2.2.2.2         4  5300      18      18        5    0    0 00:12:50        4
172.16.1.3      4  1200      18      16        5    0    0 00:12:01        4
 
 
PE1#sh ip bgp
...
   Network          Next Hop            Metric LocPrf Weight Path
* i192.168.1.0      172.16.1.5               0    100      0 1200 i
*>                  172.16.1.3               0             0 1200 i
* i192.168.2.0      172.16.1.5               0    100      0 1200 i
*>                  172.16.1.3               0             0 1200 i
* i192.168.3.0      172.16.1.5               0    100      0 1200 i
*>                  172.16.1.3               0             0 1200 i
* i192.168.4.0      172.16.1.5               0    100      0 1200 i
*>                  172.16.1.3               0             0 1200 i

PE1 is showing both neighbors up and is receiving routes for AS1200 through PE2 and CE1.

Next we will configure MED on CE1:

ip access-list standard LAN
 permit 192.168.0.0 0.0.255.255
!
route-map PE1_MED_OUT permit 10
 match ip address LAN
 set metric 100
!
route-map PE2_MED_OUT permit 10
 match ip address LAN
 set metric 50
!
router bgp 1200
 neighbor 172.16.1.2 route-map PE1_MED_OUT out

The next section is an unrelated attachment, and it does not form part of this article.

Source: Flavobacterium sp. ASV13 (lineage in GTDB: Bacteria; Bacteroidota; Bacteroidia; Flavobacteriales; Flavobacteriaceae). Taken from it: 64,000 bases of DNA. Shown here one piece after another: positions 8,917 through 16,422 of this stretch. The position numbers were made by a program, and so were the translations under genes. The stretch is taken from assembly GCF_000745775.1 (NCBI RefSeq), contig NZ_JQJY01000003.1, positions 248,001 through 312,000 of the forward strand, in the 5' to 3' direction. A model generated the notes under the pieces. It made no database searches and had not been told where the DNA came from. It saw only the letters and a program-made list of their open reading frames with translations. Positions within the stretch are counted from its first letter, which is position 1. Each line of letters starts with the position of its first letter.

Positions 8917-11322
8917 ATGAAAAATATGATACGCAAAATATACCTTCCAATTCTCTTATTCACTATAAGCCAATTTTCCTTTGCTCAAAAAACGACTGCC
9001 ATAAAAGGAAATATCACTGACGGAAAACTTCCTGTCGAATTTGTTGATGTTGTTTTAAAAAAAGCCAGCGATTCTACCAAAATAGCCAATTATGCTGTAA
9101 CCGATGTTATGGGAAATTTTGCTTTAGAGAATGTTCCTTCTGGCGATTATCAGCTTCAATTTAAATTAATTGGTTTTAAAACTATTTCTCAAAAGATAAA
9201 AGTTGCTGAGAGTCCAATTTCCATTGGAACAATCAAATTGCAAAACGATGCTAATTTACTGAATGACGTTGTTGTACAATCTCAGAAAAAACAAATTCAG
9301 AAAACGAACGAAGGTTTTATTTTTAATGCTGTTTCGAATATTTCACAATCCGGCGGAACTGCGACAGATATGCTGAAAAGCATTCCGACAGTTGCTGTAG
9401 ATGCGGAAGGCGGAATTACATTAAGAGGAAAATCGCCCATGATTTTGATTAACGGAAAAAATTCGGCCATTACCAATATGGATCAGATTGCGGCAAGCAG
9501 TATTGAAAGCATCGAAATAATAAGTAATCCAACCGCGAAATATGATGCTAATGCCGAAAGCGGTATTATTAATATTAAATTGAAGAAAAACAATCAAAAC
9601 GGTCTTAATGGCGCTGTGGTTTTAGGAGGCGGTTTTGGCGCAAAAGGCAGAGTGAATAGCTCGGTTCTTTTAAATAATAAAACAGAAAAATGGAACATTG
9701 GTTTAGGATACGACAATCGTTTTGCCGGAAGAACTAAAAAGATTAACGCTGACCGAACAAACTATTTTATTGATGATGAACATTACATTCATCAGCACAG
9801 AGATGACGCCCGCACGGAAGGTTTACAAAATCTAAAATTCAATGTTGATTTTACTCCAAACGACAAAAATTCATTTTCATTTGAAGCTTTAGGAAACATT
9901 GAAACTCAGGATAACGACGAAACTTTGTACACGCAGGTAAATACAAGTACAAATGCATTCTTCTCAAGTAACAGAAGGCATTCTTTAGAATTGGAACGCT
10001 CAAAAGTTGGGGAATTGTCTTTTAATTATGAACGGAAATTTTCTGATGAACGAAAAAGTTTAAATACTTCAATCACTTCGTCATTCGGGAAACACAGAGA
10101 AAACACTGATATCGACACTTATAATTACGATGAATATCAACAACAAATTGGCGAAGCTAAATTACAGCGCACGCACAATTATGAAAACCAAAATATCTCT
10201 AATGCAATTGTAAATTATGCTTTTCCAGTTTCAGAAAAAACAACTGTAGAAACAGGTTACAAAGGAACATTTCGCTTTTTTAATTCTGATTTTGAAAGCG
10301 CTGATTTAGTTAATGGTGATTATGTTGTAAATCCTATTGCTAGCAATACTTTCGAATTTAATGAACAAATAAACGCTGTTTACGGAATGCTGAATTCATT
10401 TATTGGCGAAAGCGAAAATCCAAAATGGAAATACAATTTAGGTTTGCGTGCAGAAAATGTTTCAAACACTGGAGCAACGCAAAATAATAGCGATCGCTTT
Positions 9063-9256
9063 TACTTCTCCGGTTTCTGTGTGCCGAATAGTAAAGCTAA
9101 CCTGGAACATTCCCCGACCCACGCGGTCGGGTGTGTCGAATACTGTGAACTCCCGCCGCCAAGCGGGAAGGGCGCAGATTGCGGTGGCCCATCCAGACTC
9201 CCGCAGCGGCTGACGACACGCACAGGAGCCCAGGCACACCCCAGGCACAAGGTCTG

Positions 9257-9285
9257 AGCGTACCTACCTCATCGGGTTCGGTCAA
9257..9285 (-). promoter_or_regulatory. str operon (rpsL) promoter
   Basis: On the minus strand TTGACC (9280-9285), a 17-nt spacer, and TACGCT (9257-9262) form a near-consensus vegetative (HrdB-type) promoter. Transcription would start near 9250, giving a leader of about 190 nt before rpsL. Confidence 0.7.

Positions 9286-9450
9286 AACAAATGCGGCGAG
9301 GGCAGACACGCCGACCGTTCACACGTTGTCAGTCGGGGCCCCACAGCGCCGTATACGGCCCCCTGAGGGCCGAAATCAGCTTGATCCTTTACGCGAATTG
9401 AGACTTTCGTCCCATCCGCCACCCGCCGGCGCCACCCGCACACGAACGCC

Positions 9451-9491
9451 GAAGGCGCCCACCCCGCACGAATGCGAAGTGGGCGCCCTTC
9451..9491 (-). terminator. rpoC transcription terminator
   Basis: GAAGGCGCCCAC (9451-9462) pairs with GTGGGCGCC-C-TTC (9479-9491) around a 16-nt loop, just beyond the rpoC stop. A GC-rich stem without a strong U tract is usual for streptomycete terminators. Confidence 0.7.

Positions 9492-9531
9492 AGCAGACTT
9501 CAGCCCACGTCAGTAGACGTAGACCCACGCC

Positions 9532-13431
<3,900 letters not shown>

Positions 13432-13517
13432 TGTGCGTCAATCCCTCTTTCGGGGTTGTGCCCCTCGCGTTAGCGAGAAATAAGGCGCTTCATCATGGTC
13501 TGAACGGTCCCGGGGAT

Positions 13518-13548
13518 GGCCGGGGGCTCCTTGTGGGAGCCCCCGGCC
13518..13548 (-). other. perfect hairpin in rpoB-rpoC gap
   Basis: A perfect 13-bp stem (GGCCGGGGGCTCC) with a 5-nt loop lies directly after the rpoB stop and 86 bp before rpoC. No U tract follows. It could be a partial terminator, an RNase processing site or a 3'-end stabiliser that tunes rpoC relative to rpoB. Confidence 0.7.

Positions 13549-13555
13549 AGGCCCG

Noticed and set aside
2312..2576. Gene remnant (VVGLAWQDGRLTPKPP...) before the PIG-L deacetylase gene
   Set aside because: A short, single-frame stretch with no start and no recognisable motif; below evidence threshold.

neighbor 172.16.1.4 route-map PE2_MED_OUT out

First we creat an ACL to cover our LAN loopbacks. I’ve done it the lazy way by using a /16 mask in the ACL, this matches more than our 4 loopbacks, but it works for this example. We then create a route-map matching our ACL, then we set the metric. We have our route-map to PE1 configured with the metric 100 and our route-map to PE2 using the metric 50. Remember lower is better with the metric. Something to note, we don’t need two route-maps here as the default metric is 0, we could have simply configured the route-map for PE1 with a metric of 100 and everything would work the same, but that’s no fun. After clearing our neighbors on CE1 the configuration should take effect.

Now we’ll verify everything from PE1:

PE1#sh ip bgp
...
   Network          Next Hop            Metric LocPrf Weight Path
*>i192.168.1.0      2.2.2.2                 50    100      0 1200 i
*                   172.16.1.3             100             0 1200 i
*>i192.168.2.0      2.2.2.2                 50    100      0 1200 i
*                   172.16.1.3             100             0 1200 i
*>i192.168.3.0      2.2.2.2                 50    100      0 1200 i
*                   172.16.1.3             100             0 1200 i
*>i192.168.4.0      2.2.2.2                 50    100      0 1200 i
*                   172.16.1.3             100             0 1200 i

We see that our config is working. MED is set at 100 for the direct connection (T1) between PE1 and CE1. PE1 is choosing the path through PE2 for all AS1200′s prefixes.

So that’s MED. It’s a very useful tool and knowledge of it is important for the CCIP (also CCNP and CCIE).

Colby

Colby Glass has been in IT since 2002. He is currently a Systems Engineer (presales) with a Cisco Gold partner and holds the CCNP R/S, CCNP DC, CCDP, CCIP, JNCIA-ER.